Why smart water metering should use low power cellular radio
The modernization of utility networks is one of the largest infrastructure projects of the 21st century. There’s no more valuable resource in the world than water, and innovations in water metering technologies allow electronic measurement of not only consumption, but detailed data that can be used to preserve the precious resource, and more rapidly address leaks.
Managing utilities has always been a hassle, with staff dispatched on foot to manually read water meters -- a time-consuming and massive logistical effort. Advances in telemetry solutions have helped utility companies remotely read meters from short distances. But because the range is limited to only a few meters, these solutions still take considerable manpower, fuel and vehicle maintenance costs.
You can’t manage what you can’t measure
Old meters allowed utility companies to collect periodical readings, providing limited data usable for developing insights. Today’s state-of-the-art sensors deliver a continuous stream of real-time information with all sorts of metrics on consumption. This data allows utility managers to engage in preventative maintenance and solve problems before they become larger and more costly. The information is stored on a secure, reliable cloud-based network, accessible through web-based dashboards and customizable reports that make data gathering and analysis simple and efficient.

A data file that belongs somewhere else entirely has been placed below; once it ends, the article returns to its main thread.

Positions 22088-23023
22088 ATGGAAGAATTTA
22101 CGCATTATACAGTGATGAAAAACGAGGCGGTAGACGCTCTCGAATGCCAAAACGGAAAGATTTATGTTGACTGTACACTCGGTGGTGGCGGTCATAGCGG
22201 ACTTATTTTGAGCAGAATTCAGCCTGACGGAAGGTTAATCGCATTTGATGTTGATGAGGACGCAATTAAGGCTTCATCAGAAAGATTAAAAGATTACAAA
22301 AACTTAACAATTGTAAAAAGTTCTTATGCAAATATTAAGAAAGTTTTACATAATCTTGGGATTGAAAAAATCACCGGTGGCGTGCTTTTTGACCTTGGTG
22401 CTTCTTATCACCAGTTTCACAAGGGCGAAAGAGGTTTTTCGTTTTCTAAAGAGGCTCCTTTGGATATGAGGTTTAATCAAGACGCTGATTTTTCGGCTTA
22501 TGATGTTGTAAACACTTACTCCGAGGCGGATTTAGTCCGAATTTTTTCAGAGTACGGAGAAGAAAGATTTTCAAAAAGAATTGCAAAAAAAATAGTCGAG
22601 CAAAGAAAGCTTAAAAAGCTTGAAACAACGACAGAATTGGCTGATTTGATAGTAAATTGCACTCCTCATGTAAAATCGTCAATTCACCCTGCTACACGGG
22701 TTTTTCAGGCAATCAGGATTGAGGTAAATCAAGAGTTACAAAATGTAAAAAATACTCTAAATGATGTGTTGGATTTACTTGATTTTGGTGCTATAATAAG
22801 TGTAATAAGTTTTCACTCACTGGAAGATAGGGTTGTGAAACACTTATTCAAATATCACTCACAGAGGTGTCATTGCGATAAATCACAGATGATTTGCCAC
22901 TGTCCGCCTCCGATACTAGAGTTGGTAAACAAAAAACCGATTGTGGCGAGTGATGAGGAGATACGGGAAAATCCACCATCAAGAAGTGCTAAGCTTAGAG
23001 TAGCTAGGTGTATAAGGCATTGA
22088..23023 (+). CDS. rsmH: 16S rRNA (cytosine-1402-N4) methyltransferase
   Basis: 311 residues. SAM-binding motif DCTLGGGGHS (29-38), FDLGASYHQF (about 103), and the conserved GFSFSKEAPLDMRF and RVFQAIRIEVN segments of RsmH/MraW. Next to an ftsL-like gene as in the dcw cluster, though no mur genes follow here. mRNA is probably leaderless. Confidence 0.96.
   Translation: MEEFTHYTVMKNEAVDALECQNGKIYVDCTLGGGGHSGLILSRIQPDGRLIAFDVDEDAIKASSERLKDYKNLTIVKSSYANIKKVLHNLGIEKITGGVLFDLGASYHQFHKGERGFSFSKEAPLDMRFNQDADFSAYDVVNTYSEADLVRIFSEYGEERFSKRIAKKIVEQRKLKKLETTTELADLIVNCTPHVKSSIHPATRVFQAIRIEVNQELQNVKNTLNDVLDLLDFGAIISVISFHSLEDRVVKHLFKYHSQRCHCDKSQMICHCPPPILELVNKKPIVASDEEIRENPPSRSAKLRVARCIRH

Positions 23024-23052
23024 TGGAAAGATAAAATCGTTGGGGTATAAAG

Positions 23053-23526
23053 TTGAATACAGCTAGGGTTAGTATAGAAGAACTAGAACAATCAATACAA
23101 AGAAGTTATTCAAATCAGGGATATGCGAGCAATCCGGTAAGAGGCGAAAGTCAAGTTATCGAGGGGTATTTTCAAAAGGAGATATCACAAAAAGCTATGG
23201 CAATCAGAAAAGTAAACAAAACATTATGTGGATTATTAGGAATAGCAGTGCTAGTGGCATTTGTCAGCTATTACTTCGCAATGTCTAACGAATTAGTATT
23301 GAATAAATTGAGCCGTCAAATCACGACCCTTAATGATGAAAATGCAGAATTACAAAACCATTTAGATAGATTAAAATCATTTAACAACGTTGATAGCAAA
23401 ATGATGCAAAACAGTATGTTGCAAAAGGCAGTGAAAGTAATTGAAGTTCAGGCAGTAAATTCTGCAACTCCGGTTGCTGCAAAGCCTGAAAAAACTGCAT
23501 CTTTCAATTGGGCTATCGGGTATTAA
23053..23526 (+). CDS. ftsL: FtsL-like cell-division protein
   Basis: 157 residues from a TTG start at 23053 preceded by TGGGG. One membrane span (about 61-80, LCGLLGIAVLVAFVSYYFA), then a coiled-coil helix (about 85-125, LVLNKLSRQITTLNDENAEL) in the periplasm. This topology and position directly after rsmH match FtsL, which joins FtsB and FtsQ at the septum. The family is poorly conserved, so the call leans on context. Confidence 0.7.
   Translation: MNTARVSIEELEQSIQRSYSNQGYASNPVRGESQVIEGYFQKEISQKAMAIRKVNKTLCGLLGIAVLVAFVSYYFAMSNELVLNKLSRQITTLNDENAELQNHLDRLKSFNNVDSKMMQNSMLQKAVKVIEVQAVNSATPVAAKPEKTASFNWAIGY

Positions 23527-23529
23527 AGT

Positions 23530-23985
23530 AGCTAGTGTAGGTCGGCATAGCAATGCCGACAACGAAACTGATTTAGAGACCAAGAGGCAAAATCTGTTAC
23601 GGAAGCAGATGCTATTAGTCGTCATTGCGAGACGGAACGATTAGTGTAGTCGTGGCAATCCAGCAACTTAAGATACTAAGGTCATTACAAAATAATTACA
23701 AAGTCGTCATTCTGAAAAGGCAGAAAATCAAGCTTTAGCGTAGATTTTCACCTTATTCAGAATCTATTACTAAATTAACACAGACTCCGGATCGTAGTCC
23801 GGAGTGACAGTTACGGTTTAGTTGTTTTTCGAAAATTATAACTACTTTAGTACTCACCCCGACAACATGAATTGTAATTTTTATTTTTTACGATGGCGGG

Today’s state-of-the-art sensors deliver a continuous stream of real-time information with all sorts of metrics on consumption
Selecting the ideal communication technology
Data from these meters need to be processed into actionable insights, but first must be transmitted directly from the sensors to the provider’s management platform in the cloud – requiring powerful tech infrastructure. Sensors for water metering are usually installed within a building infrastructure or underground. A reliable technology is necessary, one that can penetrate through walls over long distances. But that’s only one part of the puzzle: sensors need power to operate. Battery is preferable to electricity, because it’s a massive undertaking to send external power to every meter. But relying on battery requires sensors that last for years, or the hassle of annual meter readings is merely replaced by the hassle of annual battery replacements.
Building the ideal network infrastructure
Companies and municipalities have traditionally setup their own communications network based on Low Range Wide Area Network (LoRaWAN) technologies. They reach far, easily penetrate walls, and are designed for low power consumption. One of the main reasons to choose these license-free solutions is to independently enable private networks that can be deployed everywhere. There’s no external operator needed, no extra fees, nor costly long-term contracts. But to get that data delivered from the device to the cloud, a LoRaWan network requires dedicated gateways. Additional hardware means additional complexity for setup and maintenance, and higher costs. All that’s needed is to get data from the meters to the cloud, but utility managers have built their own network infrastructure -- distracts from the core business of delivering utilities. It makes no sense to become your own telecommunications provider, but that’s how it’s been done.